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The Dangers of Tanning

posted Apr 23, 2015, 10:53 AM by Unknown user

Morgan Drake

It’s prom season once again and selfies of people in tanning beds are popping up all over Instagram. What may seem like an easy way to look sunkissed for your dress is actually deadly. The International Agency for Research on Cancer (IARC) states that tanning bed radiation is one of the most dangerous forms of cancer-causing radiation. Think that’s not too bad? Tanning beds have joined others on the list such as plutonium and certain types of radium.

The IARC report cited research showing that tanning is especially hazardous to young people; those who use sunbeds before age 30 increase their lifetime risk of melanoma, the deadliest form of skin cancer, by 75 percent. The authors also pointed to studies showing a link between UV radiation from indoor tanning devices and melanomas of the skin and eyes. Melanoma will kill an estimated 8,650 people in the US this year alone. And melanoma isn't the only problem: people who use tanning beds are 2.5 times more likely to develop squamous cell carcinoma and 1.5 times more likely to develop basal cell carcinoma. Squamous cell carcinoma kills an estimated 2,500 Americans a year.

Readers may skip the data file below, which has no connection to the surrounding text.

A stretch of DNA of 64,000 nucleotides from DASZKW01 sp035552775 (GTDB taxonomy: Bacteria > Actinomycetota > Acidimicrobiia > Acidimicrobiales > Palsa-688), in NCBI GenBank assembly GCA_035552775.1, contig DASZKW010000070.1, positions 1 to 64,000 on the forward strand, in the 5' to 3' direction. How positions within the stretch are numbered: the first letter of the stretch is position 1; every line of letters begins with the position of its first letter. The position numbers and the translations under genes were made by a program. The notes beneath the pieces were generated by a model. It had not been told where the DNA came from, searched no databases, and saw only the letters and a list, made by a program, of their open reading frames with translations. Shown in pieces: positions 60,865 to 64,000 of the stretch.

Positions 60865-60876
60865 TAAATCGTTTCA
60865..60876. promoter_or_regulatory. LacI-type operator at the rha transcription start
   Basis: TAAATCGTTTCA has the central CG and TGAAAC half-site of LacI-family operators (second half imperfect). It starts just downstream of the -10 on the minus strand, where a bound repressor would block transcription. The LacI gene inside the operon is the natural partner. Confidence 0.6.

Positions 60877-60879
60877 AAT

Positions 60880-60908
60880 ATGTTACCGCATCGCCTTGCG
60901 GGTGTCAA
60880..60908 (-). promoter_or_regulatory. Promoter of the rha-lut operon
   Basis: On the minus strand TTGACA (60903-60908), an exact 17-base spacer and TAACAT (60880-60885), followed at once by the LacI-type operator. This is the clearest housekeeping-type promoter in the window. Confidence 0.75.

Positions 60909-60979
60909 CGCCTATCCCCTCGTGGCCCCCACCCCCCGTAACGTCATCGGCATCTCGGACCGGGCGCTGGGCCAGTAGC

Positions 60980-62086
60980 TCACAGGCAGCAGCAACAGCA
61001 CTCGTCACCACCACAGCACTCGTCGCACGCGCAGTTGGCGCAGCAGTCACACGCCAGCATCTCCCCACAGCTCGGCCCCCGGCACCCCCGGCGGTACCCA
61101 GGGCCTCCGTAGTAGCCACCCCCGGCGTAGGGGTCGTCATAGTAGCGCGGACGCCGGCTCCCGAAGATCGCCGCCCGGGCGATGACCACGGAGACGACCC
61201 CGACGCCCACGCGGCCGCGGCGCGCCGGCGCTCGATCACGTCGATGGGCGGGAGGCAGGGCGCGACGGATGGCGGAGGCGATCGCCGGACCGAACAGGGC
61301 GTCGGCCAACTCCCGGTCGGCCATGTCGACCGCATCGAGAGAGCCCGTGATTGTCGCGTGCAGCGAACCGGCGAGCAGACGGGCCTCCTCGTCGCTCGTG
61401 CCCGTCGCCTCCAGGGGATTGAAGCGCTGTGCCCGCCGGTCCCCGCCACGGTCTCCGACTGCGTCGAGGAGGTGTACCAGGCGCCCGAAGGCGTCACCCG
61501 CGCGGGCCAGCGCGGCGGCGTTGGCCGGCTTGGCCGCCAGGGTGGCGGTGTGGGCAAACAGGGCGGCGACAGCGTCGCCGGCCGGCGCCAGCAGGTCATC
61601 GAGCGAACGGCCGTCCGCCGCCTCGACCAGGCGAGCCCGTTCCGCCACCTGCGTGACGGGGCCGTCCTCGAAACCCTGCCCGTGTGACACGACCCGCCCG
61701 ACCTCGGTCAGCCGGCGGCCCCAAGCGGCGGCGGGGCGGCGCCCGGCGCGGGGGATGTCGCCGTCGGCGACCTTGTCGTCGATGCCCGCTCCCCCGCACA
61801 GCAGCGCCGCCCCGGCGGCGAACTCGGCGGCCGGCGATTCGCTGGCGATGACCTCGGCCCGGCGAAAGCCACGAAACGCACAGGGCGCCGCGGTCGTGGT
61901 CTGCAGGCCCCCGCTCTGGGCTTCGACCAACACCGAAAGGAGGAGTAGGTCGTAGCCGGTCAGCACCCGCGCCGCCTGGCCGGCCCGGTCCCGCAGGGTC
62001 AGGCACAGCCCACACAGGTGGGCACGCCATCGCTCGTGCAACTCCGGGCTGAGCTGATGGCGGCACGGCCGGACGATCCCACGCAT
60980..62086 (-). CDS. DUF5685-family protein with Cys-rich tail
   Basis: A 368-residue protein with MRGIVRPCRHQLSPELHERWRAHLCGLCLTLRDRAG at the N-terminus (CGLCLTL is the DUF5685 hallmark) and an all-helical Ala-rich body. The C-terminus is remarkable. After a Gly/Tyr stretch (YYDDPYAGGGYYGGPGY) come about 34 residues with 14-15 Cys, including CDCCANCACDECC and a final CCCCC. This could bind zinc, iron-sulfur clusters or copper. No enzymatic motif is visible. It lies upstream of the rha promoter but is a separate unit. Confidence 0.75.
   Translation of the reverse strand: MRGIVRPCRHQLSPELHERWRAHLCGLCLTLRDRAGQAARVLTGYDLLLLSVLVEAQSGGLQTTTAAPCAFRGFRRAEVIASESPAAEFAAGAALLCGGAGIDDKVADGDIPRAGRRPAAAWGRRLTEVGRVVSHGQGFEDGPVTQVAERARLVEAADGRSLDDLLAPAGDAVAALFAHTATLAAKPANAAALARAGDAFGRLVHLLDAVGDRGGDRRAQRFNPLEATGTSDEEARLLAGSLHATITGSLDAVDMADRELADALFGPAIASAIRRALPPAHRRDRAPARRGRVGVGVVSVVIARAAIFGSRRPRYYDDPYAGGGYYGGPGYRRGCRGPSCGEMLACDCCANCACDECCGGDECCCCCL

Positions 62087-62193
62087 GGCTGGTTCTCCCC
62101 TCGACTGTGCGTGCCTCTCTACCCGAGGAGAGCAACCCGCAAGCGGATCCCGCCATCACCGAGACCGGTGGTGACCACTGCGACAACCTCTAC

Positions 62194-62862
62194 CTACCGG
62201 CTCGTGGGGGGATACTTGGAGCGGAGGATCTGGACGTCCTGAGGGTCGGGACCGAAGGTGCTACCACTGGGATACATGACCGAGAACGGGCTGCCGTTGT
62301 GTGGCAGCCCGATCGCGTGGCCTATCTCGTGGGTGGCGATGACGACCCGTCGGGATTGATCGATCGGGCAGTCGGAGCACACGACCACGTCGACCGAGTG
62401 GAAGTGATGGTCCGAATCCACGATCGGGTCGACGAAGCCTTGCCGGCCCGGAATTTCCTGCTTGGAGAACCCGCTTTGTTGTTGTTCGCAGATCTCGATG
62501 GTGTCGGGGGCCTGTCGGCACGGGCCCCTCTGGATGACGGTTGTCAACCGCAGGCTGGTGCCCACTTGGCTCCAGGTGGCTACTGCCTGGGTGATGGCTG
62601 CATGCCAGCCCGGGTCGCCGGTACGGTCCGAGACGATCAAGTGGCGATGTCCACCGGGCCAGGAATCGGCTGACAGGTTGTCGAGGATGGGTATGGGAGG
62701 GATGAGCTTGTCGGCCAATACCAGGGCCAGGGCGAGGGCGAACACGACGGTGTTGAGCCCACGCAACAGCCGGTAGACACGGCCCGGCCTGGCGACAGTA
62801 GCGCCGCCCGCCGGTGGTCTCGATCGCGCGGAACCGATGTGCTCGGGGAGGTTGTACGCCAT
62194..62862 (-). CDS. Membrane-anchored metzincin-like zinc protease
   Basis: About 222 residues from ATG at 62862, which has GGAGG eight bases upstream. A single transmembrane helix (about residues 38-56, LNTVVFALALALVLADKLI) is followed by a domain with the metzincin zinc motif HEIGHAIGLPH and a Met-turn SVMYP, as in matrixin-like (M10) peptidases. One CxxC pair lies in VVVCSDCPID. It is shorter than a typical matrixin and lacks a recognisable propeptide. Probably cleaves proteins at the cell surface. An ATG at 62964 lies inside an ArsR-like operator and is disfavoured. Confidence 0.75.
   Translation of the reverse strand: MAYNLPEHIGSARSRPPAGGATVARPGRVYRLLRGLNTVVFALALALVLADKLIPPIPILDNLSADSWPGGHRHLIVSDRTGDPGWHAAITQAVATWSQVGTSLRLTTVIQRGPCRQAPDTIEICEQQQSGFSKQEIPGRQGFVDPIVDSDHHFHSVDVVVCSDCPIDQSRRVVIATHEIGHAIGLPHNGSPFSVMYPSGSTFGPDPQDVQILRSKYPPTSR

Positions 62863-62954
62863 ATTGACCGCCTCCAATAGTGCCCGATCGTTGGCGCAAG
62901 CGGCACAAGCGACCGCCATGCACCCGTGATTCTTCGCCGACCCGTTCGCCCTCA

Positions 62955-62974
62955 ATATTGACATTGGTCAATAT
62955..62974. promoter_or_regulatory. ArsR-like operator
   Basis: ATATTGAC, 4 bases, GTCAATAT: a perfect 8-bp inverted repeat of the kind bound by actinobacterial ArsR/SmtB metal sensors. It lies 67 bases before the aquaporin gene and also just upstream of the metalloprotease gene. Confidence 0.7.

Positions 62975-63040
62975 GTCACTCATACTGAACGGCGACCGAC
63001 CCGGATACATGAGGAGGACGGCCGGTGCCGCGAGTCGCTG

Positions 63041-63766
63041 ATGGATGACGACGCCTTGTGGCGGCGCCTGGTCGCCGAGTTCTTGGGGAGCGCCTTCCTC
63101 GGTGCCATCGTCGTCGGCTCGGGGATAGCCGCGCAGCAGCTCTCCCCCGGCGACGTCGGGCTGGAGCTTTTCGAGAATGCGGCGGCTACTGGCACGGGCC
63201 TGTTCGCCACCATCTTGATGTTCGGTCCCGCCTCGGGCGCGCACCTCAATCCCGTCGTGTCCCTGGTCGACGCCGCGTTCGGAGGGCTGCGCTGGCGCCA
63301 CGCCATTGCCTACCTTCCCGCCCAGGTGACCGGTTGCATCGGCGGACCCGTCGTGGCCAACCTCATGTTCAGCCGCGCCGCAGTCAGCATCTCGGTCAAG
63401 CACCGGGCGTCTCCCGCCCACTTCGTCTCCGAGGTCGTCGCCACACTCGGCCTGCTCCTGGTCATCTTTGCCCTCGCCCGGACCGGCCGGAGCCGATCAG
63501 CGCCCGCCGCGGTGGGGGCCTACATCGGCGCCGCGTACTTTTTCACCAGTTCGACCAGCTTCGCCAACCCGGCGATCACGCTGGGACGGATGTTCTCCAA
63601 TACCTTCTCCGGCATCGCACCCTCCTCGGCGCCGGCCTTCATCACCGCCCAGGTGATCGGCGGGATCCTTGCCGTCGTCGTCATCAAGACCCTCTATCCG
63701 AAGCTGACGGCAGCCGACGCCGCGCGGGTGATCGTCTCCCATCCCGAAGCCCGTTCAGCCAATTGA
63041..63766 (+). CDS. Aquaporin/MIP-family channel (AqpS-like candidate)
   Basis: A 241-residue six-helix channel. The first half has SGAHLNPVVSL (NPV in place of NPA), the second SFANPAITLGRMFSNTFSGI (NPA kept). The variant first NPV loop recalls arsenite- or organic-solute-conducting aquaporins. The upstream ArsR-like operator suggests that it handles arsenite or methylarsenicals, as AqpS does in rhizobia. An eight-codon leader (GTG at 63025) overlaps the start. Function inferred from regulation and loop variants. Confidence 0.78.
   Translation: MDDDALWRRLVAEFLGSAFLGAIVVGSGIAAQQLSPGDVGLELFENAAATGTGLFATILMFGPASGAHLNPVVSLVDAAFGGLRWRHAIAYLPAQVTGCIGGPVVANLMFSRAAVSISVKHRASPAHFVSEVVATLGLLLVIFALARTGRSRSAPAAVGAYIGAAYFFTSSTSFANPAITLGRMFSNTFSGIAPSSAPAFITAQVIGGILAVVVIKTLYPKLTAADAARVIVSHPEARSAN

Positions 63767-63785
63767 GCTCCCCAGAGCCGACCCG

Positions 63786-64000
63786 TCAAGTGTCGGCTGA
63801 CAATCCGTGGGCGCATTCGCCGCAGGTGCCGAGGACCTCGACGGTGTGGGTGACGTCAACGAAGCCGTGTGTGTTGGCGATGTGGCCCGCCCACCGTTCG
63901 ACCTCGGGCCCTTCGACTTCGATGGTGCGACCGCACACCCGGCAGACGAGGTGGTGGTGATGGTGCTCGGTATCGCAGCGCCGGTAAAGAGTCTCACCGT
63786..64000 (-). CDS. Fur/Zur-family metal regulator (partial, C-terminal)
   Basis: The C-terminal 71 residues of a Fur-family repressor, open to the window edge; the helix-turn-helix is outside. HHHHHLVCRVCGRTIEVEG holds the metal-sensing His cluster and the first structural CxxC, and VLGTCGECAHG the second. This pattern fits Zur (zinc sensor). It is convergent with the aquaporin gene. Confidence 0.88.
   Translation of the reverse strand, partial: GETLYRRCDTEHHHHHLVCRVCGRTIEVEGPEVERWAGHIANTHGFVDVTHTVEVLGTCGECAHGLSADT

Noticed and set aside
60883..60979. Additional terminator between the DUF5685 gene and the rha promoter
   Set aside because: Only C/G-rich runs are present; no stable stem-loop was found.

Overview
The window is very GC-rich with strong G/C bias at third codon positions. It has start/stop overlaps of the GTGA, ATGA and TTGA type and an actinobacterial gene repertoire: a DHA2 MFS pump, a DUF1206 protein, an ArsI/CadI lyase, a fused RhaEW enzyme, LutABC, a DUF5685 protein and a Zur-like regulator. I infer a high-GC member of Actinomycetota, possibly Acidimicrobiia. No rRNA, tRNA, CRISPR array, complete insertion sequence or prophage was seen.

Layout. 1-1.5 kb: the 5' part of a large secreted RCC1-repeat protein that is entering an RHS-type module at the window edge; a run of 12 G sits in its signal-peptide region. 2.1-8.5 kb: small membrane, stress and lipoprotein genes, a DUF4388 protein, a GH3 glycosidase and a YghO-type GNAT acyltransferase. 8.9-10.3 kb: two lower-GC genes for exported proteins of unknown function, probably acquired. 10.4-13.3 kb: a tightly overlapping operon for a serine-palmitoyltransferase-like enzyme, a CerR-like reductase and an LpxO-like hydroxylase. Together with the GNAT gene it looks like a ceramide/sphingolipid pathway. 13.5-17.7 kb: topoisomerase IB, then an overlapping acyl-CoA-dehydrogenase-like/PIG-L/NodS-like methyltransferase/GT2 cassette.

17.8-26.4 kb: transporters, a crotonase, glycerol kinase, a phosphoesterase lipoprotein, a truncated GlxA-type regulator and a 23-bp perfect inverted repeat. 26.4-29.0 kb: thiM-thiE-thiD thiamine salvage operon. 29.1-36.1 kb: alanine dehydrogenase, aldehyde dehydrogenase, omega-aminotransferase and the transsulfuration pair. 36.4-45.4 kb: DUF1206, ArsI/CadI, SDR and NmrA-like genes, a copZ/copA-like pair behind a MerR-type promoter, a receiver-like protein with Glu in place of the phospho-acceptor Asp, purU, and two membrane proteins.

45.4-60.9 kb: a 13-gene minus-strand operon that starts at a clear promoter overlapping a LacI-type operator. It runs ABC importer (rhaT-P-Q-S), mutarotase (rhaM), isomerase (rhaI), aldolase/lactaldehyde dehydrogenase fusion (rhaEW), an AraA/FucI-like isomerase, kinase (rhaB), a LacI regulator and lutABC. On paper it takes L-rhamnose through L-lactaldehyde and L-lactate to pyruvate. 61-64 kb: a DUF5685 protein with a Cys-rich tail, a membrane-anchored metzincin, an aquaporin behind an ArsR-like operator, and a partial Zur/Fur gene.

The report received widespread publicity from news organizations, and brought attention to a lack of laws and oversight limiting minors' access to UV tanning devices. This lack of controls affects millions of teenagers: A 2003 study found that almost 37 percent of white females and over 11 percent of white males between 13 and 19 years old in the US have used tanning beds. Some states permit children under 14 to tan if they are simply accompanied by a parent or guardian.

In June, Texas drew attention from all over the country when it enacted the strictest tanning law in the nation, banning children under age 16 from indoor tanning and requiring in-person parental consent for everyone under 18. In Delaware, a recently passed law prohibits those under 14 from tanning facilities unless they have a doctor's prescription and requires those under 18 to have a parent or guardian sign a consent form in the presence of a tanning facility operator. Bills pending in Georgia, Hawaii, and Kansas would require the written, in-person consent of a parent or guardian for those under 18. And Minnesota is considering a law that would ban those under 16 from using tanning facilities; this is already the law in Wisconsin.

Keep this in mind next time you slather on tanning oil or hop in a tanning bed. You might regret it later on when you have skin cancer or look like a leather couch...or both.